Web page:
In a victory for open government, transparency, and accountability, the Washington State Supreme Court has ruled that individual legislators are subject to the Public Records Act (PRA) and therefore may not withhold emails and documents from journalists, activists, or any other member of the public.
“We hold that under the plain meaning of the PRA, individual legislators’ offices are ‘agencies’ subject to the PRA’s general public records disclosure mandate because they are included in the definitional chain of ‘agency,’ as illuminated by the closely related former RCW 42.17A.005,” wrote Justice Susan Owens in the court’s lead opinion, also signed by three other justices.
“We further hold that the senate, the house, and the legislature are not ‘agencies’ because the institutional legislative bodies are not included in the definitional chain of ‘agency,’ nor were they at any point. Accordingly, we affirm the trial court and remand for further proceedings,” Owens’ opinion concludes.
Owens was joined by three colleagues for the lead opinion (a plurality of the Court): Mary Fairhurst, Charlie Wiggins, and Barbara Madsen.
The Court’s other five justices concurred in part and dissented in part.
“Because I believe the legislature is a state agency subject to the PRA, and the statute delegating responsibility to the secretary and the chief clerk in administering the preservation of certain classes of legislative records is narrow, I cannot accept the lead opinion’s conclusion that the legislature, including its bicameral bodies and other offices, are not subject to the broad mandate for open government,” wrote Justice Debra Stephens.
“Instead, I would hold that the legislature as an institution, just like individual legislative offices, is subject to the PRA and must comply with its provisions requiring disclosure of nonexempt public records,” Stephens concluded.
Stephens’ concurrence and dissent was signed by fellow Associate Justices Mary Yu and Charles Johnson. (Stephens will in a few days become the Court’s next Chief Justice, succeeding Mary Fairhurst, who is retiring.)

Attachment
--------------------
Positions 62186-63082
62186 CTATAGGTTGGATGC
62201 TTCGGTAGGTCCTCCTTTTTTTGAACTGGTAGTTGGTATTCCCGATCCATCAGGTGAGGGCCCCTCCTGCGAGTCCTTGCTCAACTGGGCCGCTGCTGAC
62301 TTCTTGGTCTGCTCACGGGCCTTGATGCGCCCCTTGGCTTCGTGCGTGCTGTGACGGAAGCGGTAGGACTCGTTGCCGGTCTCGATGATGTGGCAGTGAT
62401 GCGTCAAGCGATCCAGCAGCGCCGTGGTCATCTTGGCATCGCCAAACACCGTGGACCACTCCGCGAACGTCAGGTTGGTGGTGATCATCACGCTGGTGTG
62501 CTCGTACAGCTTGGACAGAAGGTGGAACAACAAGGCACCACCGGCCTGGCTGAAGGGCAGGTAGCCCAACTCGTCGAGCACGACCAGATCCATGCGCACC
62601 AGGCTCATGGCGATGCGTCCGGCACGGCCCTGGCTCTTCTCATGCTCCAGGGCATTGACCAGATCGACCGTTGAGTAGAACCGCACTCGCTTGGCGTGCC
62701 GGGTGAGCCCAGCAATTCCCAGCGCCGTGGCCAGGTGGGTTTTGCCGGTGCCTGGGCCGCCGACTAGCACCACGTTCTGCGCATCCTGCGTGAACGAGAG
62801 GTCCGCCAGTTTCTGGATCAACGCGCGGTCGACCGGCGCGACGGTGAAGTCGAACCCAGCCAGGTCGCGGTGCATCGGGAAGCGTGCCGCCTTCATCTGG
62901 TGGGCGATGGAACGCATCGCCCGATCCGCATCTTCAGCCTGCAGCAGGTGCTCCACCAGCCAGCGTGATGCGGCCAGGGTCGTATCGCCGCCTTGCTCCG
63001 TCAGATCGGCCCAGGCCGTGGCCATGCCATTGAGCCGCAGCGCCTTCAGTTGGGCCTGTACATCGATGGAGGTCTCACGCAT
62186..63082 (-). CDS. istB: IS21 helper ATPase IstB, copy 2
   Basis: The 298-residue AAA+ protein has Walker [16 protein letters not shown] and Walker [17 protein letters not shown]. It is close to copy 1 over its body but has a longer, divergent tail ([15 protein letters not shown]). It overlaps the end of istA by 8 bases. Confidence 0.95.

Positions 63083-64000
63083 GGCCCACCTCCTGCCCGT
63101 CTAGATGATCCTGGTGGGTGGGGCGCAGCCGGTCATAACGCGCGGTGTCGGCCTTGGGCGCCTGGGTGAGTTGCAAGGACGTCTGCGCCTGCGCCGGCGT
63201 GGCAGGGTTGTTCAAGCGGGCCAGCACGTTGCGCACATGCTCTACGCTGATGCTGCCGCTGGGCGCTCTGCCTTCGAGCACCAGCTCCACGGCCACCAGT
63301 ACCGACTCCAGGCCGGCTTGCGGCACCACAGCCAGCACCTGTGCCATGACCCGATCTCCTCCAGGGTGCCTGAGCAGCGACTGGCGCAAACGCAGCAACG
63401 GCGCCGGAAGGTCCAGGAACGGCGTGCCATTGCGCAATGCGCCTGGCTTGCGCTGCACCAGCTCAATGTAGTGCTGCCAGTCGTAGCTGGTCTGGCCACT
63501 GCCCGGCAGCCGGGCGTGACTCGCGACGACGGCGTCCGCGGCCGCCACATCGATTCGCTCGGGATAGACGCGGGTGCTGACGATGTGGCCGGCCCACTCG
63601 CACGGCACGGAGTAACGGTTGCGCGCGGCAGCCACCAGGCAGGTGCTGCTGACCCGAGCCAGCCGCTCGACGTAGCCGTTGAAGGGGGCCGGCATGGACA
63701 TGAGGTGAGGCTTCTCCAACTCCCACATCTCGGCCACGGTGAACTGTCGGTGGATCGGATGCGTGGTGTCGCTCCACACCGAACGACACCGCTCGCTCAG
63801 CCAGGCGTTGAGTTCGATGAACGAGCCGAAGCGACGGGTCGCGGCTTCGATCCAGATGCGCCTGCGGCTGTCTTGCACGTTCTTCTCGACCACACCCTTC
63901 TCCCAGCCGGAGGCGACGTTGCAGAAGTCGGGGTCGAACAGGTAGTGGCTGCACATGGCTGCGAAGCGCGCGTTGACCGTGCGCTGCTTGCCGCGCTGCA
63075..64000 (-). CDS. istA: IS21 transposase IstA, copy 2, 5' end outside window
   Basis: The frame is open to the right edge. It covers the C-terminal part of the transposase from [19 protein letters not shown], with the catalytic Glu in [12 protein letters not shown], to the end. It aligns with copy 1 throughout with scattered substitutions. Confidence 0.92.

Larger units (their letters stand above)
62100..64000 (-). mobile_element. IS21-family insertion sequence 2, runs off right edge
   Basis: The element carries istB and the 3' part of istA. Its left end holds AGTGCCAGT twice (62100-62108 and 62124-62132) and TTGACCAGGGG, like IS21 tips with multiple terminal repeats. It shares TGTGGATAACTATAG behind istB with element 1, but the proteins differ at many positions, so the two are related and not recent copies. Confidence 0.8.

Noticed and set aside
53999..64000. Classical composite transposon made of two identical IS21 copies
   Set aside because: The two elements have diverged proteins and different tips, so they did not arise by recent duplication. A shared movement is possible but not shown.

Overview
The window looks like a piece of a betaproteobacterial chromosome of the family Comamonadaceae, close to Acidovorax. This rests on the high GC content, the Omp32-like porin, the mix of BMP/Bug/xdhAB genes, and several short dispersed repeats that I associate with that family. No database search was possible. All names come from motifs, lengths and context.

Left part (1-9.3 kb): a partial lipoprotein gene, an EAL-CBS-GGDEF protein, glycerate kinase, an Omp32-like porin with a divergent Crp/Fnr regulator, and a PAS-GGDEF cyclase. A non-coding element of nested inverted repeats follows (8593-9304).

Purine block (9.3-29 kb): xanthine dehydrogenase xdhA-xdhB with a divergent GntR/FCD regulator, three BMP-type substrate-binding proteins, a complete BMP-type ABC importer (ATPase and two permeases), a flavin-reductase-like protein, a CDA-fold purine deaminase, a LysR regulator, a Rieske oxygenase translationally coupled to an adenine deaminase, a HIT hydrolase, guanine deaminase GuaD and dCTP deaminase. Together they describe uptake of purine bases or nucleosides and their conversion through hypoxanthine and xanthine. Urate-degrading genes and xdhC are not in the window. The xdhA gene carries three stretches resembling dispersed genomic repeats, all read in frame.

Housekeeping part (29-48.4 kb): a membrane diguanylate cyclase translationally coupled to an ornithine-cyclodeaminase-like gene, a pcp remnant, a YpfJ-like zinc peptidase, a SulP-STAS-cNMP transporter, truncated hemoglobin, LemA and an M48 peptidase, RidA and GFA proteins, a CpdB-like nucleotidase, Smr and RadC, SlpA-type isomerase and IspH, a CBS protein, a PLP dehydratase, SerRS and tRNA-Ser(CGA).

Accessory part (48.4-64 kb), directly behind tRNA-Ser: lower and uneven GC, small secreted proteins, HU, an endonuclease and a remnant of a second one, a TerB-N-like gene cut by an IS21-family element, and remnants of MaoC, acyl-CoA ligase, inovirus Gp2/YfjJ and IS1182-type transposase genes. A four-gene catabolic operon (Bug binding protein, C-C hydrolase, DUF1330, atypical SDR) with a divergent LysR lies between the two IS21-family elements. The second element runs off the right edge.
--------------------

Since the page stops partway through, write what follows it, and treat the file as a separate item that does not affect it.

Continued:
Justices Sheryl Gordon McCloud and Steven Gonzalez reached a different conclusion. Accordingly, McCloud wrote a separate concurrence and dissent.
“The PRA requires every ‘agency’ to ‘make available for public inspection and copying all public records.’ RCW 42.56.070(1). I agree with the lead opinion that the legislature is not such an ‘agency,’ ” McCloud wrote.
“It is the legislative branch of government, and it is subject to the more limited disclosure requirements that the PRA places on that branch.”
“But I disagree with the lead opinion’s conclusion that individual legislators constitute ‘agencies’ that are subject to the broader disclosure requirements of other parts of the PRA. The lead opinion’s conclusion on that point is based on a definition of ‘agency’ in a separate statute in a different chapter of the code.”
Read the lead opinion and the concurrences/dissents:Supreme Court ruling on Public Records Act compliance
House Speaker-designate Laurie Jinkins responded to the ruling shortly after its release by the Supreme Court, pledging compliance.
“House Democrats believe in open and accountable government,” Jinkins said in a statement sent to NPI. “While we have already taken action toward better access to public records, we have more work to do. We are still reviewing the Court’s decision to determine its specific impacts, and will work with our colleagues in the House and Senate to move forward on implementing the decision to ensure transparency in government for Washingtonians.”
“We are still reviewing the court’s decision, but as I’ve said throughout this process, I believe the Legislature should continue to take steps toward greater transparency,” said Senate Majority Leader Andy Billig in a statement.
“Long before this decision came down, we started establishing an institutional infrastructure to help respond to public records requests, store documents and take other measures to increase public access,” Billig added.
“We will be working with Senate administration and legislators in the coming days and weeks to ensure compliance with this decision.”
The case pitted Washington State’s media outlets against its Legislature. The coalition of plaintiffs asserted that the Legislature was improperly withholding records that are subject to the Public Records Act. The Legislature argued that it was exempt from the Act. Thurston County Superior Court Judge Chris Lanese found otherwise and ordered the Legislature to comply with the Act.
The Supreme Court has now affirmed that ruling.
The Legislature was represented in the case by Pacifica Law Group and former Justice Gerry Alexander. Allied Law Group represented the plaintiffs, who became the respondents upon the filing of the appeal. Amicus briefs were filed by a number of organizations, including the American Civil Liberties Union, Washington Coalition for Open Government, and Reporters Committee for Freedom of the Press.
NPI supports the Supreme Court’s ruling. As this post’s opening paragraph states, it’s a victory for open government, transparency, and accountability.
We do think Washingtonians could benefit from an amendment to the Public Records Act that explicitly declares that the Legislature and executive department offices are subject to it, and we suggest that the Legislature create and fund additional staff positions to empower our representatives and senators to timely comply with their obligations under the Act. Let there be sunlight!